Known as an obsessive practitioner of drawing from childhood to the present with his “subway” and “blind drawings,” William Anastasi has produced objects whose importance art history has only recently begun to understand. Whether in Relief (1961), a square concrete plaque in which the artist urinated, or Untitled (1966), a gallon of enamel paint poured along a wall, it is always the concept of the gesture that predominates. Anastasi was friends with John Cage and close to the Fluxus movement, and his works using film cameras, as in Transfer (1968), often have a tautological character.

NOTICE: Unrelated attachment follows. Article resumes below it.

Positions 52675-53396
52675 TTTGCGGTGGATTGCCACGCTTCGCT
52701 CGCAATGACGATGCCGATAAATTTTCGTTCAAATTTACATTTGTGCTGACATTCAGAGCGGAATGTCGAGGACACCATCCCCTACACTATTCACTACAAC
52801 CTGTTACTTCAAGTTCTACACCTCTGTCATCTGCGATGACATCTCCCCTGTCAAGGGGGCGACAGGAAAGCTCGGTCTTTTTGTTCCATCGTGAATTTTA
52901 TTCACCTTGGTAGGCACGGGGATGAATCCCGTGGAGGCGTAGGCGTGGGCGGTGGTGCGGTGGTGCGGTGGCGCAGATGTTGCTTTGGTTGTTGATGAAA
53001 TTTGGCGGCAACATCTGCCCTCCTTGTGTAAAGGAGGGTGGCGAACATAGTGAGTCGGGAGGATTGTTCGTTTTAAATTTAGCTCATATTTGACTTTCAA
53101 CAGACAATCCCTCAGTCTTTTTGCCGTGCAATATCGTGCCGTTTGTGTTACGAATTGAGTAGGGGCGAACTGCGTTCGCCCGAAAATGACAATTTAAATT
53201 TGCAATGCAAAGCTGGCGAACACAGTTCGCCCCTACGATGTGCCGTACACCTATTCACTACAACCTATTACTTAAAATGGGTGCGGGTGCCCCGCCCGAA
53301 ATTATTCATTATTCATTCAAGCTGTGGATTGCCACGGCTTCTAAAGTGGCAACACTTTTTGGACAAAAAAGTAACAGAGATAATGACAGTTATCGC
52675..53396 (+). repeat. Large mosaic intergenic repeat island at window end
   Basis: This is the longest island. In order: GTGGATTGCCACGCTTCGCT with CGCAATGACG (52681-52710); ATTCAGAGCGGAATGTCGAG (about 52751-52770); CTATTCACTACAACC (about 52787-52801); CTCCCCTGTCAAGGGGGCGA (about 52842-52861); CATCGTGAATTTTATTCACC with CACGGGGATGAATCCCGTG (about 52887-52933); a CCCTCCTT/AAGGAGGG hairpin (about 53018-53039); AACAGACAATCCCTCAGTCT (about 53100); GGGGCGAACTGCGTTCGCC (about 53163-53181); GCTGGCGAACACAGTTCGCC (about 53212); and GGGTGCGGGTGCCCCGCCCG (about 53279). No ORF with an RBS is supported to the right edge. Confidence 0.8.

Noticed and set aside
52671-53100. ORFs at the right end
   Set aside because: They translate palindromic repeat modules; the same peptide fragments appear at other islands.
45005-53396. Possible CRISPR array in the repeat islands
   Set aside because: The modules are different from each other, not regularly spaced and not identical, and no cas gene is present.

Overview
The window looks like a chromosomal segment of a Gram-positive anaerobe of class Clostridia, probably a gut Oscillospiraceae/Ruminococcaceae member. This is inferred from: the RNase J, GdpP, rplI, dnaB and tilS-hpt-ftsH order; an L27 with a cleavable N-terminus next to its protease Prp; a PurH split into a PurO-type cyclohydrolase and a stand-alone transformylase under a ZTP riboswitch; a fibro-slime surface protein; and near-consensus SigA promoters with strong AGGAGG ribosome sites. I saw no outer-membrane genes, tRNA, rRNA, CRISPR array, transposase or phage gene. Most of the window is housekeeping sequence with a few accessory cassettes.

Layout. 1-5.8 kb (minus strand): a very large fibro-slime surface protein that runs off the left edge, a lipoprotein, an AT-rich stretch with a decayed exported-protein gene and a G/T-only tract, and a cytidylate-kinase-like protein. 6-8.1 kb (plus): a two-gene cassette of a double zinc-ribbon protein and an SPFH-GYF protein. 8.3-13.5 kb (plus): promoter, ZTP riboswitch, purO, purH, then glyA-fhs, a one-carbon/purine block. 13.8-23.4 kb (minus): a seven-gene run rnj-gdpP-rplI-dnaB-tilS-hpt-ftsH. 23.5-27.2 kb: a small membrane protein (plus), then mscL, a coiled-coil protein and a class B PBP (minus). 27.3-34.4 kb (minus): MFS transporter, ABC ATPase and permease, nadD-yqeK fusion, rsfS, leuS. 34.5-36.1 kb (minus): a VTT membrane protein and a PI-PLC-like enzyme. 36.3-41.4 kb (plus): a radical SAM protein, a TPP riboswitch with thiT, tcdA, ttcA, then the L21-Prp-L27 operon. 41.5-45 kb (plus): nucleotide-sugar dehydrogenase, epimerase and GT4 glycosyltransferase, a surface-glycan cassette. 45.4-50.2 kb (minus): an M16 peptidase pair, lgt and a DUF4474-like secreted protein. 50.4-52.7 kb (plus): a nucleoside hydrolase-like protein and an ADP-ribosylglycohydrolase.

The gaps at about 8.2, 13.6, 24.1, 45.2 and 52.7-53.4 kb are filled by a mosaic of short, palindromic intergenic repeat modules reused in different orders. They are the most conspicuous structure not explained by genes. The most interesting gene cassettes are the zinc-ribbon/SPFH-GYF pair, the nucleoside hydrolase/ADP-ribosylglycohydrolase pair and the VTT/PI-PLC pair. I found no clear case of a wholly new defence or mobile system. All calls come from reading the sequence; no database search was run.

While this aspect of Transfer recalls Nam June Paik’s famous 1976 piece TV Buddha, the artist had very quickly grasped something else with this piece that we still have a hard time a mitting today: our infinite dependence on electric energy.
*1933 Philadelphie, lives and works in New York